What Is The First Day Of The Week In Israel?

by oaeen

The concept of the “first day of the week” holds profound significance in any cultural, religious, and societal context. In Israel, this is particularly true due to its unique blend of historical, religious, and modern influences. This article delves into the multifaceted nature of what constitutes the first day of the week in Israel, exploring its historical origins, religious underpinnings, societal norms, and practical applications. By examining these aspects in detail, we aim to provide a comprehensive understanding of the significance and implications of this day in Israeli life.

Historical Origins

Ancient Calendars and Biblical Foundations

The seven-day week has its roots in ancient civilizations, with significant influence from the Babylonian calendar, which was adopted by the Jewish people during their exile in Babylon. The biblical account of creation, as detailed in the Book of Genesis, is central to the Jewish understanding of the week:

“And God blessed the seventh day and made it holy, because on it he rested from all the work of creating that he had done.” (Genesis 2:3, NIV)

This passage establishes the seventh day, Shabbat (Saturday), as a day of rest, thus making Sunday (Yom Rishon) the first day of the week.

Rabbinic Judaism and the Talmud

The Mishnah and Talmud, foundational texts of Rabbinic Judaism, reinforce the concept of a seven-day week starting with Sunday. These texts provide detailed laws and interpretations related to the observance of Shabbat and the structure of the week, further embedding this system into Jewish religious practice and communal life.

Religious Significance


In Judaism, the structure of the week is fundamentally oriented around Shabbat, the day of rest. The observance of Shabbat begins at sunset on Friday and ends at nightfall on Saturday. Consequently, Sunday, or Yom Rishon (literally “First Day”), marks the beginning of a new week.

The Torah’s commandments related to Shabbat emphasize its sanctity and the cessation of work:

“Six days you shall labor and do all your work, but the seventh day is a Sabbath to the Lord your God. On it you shall not do any work.” (Exodus 20:9-10, NIV)

This division of the week into six days of labor followed by a day of rest underscores the cyclical nature of time in Jewish thought, starting anew with Sunday.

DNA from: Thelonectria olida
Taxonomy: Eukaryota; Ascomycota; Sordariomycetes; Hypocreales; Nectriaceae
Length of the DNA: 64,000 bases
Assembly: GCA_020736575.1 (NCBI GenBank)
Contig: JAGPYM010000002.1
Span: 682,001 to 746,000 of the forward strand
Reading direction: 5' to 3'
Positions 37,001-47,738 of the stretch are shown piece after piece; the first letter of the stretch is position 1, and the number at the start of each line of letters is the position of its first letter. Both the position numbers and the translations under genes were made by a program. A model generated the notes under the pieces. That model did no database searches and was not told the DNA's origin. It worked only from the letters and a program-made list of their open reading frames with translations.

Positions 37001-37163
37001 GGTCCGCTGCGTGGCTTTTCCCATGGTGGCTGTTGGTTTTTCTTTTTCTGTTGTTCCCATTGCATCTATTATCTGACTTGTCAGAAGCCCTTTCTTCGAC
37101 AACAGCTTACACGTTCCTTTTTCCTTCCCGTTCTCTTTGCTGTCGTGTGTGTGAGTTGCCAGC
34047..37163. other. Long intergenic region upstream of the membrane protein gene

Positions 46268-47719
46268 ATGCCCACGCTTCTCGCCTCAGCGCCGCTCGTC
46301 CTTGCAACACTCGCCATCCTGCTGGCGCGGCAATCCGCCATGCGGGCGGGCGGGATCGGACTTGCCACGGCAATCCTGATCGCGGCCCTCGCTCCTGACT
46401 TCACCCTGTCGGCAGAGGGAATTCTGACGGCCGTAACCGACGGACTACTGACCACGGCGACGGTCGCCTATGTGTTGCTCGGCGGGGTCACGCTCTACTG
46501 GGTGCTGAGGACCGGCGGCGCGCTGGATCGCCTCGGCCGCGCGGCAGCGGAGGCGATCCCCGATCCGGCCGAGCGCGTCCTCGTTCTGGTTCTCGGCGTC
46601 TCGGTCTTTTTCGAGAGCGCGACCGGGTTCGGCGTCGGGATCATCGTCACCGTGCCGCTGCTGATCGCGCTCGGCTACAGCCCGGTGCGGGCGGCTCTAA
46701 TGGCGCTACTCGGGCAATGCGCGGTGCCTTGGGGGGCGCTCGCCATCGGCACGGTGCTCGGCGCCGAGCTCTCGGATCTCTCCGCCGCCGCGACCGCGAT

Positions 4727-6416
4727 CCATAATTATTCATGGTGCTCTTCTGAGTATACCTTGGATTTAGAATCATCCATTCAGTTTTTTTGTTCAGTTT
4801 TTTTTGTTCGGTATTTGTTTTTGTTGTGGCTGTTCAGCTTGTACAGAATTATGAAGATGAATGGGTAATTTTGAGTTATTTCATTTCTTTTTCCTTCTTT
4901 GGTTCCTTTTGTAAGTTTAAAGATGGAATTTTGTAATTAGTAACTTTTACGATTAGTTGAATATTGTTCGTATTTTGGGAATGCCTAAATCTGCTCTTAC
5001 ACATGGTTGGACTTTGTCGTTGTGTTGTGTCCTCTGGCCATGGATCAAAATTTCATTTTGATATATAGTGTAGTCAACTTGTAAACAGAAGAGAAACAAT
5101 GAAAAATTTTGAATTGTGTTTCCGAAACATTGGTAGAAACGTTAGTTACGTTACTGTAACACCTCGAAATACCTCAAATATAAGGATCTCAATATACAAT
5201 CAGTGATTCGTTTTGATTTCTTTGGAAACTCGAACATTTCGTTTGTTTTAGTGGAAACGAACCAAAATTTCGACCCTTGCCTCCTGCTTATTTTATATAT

Christianity and Islam

While Israel is predominantly Jewish, it is home to significant Christian and Muslim populations. For Christians, Sunday holds special significance as the day of Jesus’ resurrection, making it a day of worship and rest. For Muslims, Friday (Jumu’ah) is the holy day of congregation, but the week still starts on Sunday. These religious traditions coexist within Israeli society, each maintaining its own customs while acknowledging the broader cultural framework.

Societal Norms and Practices

The Israeli Workweek

In Israel, the workweek typically begins on Sunday and ends on Thursday, with Friday being a partial workday in preparation for Shabbat. This structure reflects both religious observance and practical considerations, accommodating the diverse needs of the population.

Education System

The Israeli school week also starts on Sunday. Schools operate from Sunday to Thursday, with a shorter day on Friday, allowing families to prepare for Shabbat. This schedule ensures that the educational system aligns with the cultural and religious rhythms of Israeli society.

Government and Public Services

Government offices and public services in Israel follow the same weekly structure, with Sunday as the first day of the week. This includes the Knesset (Israel’s parliament), which conducts its sessions from Sunday to Thursday. Public transportation, postal services, and other essential services are similarly structured, ensuring consistency across various aspects of daily life.

Media and Pop Culture

The Israeli media and popular culture reinforce the concept of Sunday as the first day of the week. Newspapers, television programming, and online content typically align with this schedule. For instance, weekend newspapers are published on Fridays, reflecting the end of the workweek and the preparation for Shabbat.

Practical Applications

Business and Commerce

In the business sector, Sunday marks the beginning of the workweek, with most offices, shops, and markets opening for business. The Israeli financial markets, including the Tel Aviv Stock Exchange, operate from Sunday to Thursday. This alignment with the workweek ensures that economic activities are synchronized with societal norms.

Healthcare Services